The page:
• Lexicon holds all aspects of a word
    • Spelling, meaning, pronunciation, role in syntax
  • The lexicon is huge
    • Average American female office worker, age 50

known well: 30,000

known vaguely: 8,000

used often: 16,000

used occasionally: 15,000

  • Very rare to find someone pausing to think of a word
    • Lexical access is extremely fast
lexical access models
Lexical access models
  • Two classes of model
    • Direct access
    • Serial search
  • Direct access models
    • Posit that the lexicon contains some sorting information
    • ‘bookmarks’ to word features
    • Allows considering multiple words at once for a search
  • Serial search models
    • No additional information needed
    • Order of storage may be important
    • Can only consider one word at a time
the logogen model morton 1969
The Logogen model (Morton, 1969)
  • A threshold based direct access model
  • Each item in the lexicon is a logogen
    • A ‘feature counter’ which accumulates evidence
    • Features can be sensory, contextual, anything
  • Logogens build up evidence until a threshold is reached
    • Then it ‘fires’ and the word is recognized
logogen example
Logogen example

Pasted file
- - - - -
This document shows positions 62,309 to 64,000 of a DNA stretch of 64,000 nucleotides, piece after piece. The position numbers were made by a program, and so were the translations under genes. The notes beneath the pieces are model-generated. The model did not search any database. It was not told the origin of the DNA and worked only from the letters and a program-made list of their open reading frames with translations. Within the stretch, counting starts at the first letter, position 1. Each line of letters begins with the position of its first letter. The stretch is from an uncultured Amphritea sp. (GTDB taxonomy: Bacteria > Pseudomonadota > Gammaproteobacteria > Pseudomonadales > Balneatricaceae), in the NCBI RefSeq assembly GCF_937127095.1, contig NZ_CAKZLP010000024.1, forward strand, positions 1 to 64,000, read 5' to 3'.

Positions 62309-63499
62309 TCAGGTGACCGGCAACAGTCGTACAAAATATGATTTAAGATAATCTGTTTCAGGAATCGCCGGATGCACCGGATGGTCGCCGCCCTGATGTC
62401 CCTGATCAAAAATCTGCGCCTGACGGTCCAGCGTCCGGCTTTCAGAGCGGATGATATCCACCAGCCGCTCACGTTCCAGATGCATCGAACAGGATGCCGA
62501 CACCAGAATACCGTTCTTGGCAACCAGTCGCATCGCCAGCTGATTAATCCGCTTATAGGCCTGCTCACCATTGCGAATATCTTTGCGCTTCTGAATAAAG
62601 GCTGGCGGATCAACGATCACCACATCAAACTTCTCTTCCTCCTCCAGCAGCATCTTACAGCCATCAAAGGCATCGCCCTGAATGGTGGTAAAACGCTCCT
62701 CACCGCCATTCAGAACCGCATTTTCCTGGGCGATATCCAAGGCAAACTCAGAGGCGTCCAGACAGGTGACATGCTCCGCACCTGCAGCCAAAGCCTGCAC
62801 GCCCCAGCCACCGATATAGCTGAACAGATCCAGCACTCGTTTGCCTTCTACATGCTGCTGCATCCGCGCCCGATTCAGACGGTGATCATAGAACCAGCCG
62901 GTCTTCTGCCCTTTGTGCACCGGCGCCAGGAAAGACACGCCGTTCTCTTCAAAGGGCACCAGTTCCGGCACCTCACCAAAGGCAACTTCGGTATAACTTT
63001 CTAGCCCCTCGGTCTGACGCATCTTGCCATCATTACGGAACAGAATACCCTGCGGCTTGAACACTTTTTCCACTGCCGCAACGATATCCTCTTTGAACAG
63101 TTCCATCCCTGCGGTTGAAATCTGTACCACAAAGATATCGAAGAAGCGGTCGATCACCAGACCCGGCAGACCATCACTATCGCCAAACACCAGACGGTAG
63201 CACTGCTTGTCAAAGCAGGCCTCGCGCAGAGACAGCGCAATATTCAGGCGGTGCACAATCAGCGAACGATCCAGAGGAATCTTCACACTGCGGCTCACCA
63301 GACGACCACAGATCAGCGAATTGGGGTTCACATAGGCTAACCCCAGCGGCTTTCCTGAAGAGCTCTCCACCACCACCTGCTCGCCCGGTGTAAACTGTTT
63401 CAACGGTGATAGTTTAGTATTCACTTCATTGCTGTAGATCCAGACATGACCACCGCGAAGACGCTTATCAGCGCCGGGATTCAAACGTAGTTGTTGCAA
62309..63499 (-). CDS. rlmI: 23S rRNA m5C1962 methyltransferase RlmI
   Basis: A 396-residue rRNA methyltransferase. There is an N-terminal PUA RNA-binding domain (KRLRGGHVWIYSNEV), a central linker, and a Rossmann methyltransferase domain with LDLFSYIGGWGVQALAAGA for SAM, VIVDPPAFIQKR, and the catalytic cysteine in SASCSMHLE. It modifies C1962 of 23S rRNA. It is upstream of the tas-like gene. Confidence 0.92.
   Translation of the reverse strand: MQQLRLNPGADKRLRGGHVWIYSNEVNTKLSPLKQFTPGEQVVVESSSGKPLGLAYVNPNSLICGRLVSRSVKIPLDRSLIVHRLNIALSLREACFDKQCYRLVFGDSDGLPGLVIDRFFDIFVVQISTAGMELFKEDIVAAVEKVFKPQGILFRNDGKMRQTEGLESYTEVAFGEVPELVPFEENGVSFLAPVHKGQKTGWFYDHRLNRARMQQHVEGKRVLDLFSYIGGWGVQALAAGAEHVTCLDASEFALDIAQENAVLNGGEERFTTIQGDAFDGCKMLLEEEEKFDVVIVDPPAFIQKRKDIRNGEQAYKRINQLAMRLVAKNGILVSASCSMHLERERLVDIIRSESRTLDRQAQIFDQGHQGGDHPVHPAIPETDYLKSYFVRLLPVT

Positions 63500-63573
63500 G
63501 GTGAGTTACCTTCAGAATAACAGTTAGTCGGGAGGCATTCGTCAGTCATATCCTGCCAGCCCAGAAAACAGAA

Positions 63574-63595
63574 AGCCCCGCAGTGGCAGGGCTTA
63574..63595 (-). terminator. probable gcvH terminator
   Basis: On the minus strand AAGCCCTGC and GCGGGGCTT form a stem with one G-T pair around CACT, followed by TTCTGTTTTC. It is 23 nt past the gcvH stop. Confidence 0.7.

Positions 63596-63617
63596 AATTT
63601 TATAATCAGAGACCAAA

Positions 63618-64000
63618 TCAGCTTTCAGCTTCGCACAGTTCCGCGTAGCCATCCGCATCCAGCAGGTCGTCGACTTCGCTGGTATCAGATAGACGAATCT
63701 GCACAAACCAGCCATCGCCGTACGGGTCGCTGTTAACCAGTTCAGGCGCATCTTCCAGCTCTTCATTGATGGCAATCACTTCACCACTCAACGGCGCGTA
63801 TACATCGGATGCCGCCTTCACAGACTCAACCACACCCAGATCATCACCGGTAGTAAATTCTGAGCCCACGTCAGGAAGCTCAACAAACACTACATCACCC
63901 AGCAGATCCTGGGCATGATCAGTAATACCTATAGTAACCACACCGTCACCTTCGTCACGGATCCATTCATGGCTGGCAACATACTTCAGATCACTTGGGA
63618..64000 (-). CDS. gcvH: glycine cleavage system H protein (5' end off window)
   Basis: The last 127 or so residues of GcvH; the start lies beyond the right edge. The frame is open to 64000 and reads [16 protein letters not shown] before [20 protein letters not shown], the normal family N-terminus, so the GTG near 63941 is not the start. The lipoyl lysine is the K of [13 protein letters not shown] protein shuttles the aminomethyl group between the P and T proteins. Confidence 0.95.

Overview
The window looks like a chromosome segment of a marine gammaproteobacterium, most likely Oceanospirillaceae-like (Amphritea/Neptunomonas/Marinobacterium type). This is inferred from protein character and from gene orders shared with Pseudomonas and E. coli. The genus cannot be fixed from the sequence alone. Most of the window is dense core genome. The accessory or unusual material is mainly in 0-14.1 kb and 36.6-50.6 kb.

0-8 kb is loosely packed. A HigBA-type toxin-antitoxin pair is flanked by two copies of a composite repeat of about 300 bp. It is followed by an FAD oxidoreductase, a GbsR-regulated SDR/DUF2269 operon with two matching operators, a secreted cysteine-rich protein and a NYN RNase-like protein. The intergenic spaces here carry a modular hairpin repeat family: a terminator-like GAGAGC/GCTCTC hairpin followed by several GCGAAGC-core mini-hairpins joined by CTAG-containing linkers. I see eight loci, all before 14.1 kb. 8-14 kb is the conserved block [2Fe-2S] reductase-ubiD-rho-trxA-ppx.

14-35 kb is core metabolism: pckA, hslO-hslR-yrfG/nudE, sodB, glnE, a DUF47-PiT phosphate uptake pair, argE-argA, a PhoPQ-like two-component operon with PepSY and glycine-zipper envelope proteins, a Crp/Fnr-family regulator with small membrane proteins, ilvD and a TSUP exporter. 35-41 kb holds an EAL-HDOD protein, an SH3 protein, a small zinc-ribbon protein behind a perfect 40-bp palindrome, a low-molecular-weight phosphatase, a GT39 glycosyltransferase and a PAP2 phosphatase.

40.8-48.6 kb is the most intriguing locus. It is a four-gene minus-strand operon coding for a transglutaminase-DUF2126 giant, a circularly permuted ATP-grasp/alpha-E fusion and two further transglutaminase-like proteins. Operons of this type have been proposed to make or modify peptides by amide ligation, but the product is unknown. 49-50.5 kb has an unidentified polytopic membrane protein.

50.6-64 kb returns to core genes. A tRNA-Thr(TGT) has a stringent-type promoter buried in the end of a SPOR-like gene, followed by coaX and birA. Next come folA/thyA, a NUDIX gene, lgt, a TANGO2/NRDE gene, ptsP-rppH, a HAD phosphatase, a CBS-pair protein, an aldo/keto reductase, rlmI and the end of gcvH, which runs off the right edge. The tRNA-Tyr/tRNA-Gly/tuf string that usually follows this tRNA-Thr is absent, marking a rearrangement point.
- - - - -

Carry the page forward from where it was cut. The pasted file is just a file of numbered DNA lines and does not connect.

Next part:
Let’s say the logogens fire at a threshold of 5


/b/ /a/ /t/


Involved in sport

Flying mammal

Has wings


Lives in the Dark


/b/ /a/ /t/ /e/ /r/ /E/




Can shock

Has wires attached

Eventually goes dead

“The light wouldn’t go on, so I checked the wires, but then it turns out that the battery was dead.”

discussion logogen model
Discussion: Logogen model
  • Morton later adapted threshold of logogens
    • Included the idea of ‘activation decay’ (lowered threshold)
    • Logogens encoding common words have lower thresholds
  • Precursor to connectionist model
    • Lacking multi-layer architecture (esp. hidden layers)
    • No competition or inhibition
    • No clear idea of learning (in logogen content)
the cohort model marlsen wilson 1973
The cohort model (Marlsen-Wilson, 1973)
  • Sequential, on-line model of word recognition
  • The first two phonemes used as a filter to select ‘initial cohort’ of likely words
    • As more phonemes are heard, candidates that don’t fit are discarded, and the cohort shrinks until you only get one word left
  • Very similar to the T9 predicitive text input on your cell phone (!)
cohort model example
Cohort model example
  • You hear /e//r/
  • Initial list
    • “aircraft”, “error”, “erode”, “air”, “erroneous”
  • Next you hear /o/
    • That rules out “aircraft”, “air”, “erode”
  • Next you hear /n/
    • That rules out “error”, so it must have been ‘erroneous’
discussion of the cohort model
Discussion of the cohort model
  • Context does not affect the cohort
    • The cohorts are the same regardless of priming
    • Priming helps recognition because it speeds up linking the word to higher representations
  • The decision process is not passive
    • Logogen model – activation increases with no effort
    • In the cohort model, words must be actively rejected from the cohort